Who Should Do the Evaluation?
As you begin to examine what system of evaluation is right for your center, you should answer the following questions:
- Do we have the expertise on staff to design and conduct the evaluation?
- Do we have the time to manage all aspects of the evaluation?
- Are we able to look objectively at our work?
- Will our funders permit us to do our own evaluation?
If you answer no to any of those questions, you might want to consider hiring an external evaluator or team of evaluators. An evaluator can be either someone who holds an advanced degree in evaluation or an experienced practitioner in your content area. Colleges and universities are a good source for external evaluators. There are private firms that specialize in program evaluation. It is also possible that your school district has people who are experienced in conducting evaluations. Whenever possible, work with an evaluator who is familiar with your type of program.
Emphasize the Ongoing Nature of Evaluation
An annual evaluation may allow problems to remain for an entire year before they become apparent and steps are taken to address them. To avoid this unnecessary delay, programs should make time and resource decisions that allow for ongoing assessment. Consider the following ways to continually integrate evaluation:
- Provide structured time for program staff to collect important data and to meet and discuss the long-term goals of your program.
- Make the review of evaluation results a regular part of meetings between program partners.
- Establish a procedure by which changes will take place. Determine the "who, what, when, where, and how" for distributing evaluation results and other information. Gather suggestions for changes. Decide which ones to follow through on, and then make the changes.
- Develop a strategy for keeping all potential supporters and participants informed about the process of change. All people who have a stake in the program will need to be notified of the evaluation results and informed about the process by which changes based on those results will be made.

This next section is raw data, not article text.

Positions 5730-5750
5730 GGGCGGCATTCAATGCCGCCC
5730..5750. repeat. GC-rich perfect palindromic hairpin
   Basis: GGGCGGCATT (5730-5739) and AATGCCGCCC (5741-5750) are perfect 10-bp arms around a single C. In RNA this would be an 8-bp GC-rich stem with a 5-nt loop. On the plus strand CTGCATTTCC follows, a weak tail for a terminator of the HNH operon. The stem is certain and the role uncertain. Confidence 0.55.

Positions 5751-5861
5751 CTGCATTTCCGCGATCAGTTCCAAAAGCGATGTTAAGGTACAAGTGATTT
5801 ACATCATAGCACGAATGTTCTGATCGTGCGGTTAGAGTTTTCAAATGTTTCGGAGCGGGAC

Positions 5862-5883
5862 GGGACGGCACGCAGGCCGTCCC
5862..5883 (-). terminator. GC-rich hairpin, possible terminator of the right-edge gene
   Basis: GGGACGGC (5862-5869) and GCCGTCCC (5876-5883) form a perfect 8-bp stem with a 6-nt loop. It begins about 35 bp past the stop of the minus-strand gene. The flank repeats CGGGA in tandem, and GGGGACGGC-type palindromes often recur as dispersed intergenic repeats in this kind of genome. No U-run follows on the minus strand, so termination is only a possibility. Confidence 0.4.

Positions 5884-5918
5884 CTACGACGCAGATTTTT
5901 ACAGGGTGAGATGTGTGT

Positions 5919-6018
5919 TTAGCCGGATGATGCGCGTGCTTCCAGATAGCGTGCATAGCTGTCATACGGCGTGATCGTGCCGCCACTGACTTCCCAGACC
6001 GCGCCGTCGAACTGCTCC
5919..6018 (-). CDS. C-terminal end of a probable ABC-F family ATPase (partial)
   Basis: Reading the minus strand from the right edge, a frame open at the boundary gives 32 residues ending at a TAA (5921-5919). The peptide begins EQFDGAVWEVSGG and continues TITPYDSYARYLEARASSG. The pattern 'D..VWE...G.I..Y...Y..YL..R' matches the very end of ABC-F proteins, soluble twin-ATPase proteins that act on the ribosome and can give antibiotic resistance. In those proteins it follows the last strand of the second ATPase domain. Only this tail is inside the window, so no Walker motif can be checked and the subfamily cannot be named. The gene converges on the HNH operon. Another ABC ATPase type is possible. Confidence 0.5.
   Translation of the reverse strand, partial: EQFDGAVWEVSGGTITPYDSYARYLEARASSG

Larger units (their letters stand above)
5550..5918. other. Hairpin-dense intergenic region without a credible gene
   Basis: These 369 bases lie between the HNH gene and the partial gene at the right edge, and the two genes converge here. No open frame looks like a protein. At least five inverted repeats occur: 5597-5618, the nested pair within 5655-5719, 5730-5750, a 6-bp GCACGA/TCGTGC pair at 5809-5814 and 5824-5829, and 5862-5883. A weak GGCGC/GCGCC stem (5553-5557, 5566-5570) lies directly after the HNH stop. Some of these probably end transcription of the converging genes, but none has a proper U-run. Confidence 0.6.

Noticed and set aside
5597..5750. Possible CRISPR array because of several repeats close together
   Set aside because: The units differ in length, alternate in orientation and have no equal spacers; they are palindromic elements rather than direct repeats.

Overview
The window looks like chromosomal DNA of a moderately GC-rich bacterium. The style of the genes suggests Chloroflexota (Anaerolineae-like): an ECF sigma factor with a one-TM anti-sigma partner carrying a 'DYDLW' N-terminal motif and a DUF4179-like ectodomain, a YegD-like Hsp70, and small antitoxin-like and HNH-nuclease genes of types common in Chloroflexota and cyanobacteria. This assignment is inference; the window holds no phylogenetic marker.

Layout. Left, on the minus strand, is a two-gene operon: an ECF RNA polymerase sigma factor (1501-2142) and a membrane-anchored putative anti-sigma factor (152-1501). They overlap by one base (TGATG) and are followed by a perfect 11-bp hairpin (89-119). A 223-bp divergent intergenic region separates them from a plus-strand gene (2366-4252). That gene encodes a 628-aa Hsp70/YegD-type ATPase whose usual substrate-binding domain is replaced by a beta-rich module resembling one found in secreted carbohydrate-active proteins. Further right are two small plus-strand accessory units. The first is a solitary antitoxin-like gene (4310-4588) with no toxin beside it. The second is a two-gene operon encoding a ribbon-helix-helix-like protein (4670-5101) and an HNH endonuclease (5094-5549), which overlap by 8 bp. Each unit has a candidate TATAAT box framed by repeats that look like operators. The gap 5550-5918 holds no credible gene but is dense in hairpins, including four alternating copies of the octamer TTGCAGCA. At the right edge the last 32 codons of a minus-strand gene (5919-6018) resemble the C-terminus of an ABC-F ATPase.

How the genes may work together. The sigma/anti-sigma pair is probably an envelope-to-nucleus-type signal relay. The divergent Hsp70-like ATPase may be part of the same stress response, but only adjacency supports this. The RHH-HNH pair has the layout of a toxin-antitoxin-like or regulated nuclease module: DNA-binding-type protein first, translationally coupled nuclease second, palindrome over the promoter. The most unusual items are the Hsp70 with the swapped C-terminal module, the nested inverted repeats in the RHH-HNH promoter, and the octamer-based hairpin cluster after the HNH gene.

- Promote a culture in which the purpose of evaluation is to create continuous improvement. Although this may be easier said than done, programs can try to foster a positive attitude toward evaluation by celebrating the opportunity for improvement rather than bemoaning it as another bureaucratic requirement. Strong, positive leadership makes a difference in staff perceptions of evaluation activities.
- Bring partners together regularly to discuss data in light of "big picture" issues. The daily demands of running a program lead to a "putting out fires" management approach. The process of data collection and analysis offers the opportunity to refocus on both collaboration and the underlying purposes of operating a program.
Adapted from Measuring Program Outcomes: A Practical Approach (United Way of America, 1996), pages 4-5 and from Who Should Do the Evaluation? and Emphasize the Ongoing Nature of Evaluation from K.E. Walter, et al, Beyond the Bell: A Toolkit for Creating Effective After-School Programs, Second Edition (Naperville, IL: North Central Regional Educational Laboratory, 2001), page 13-14.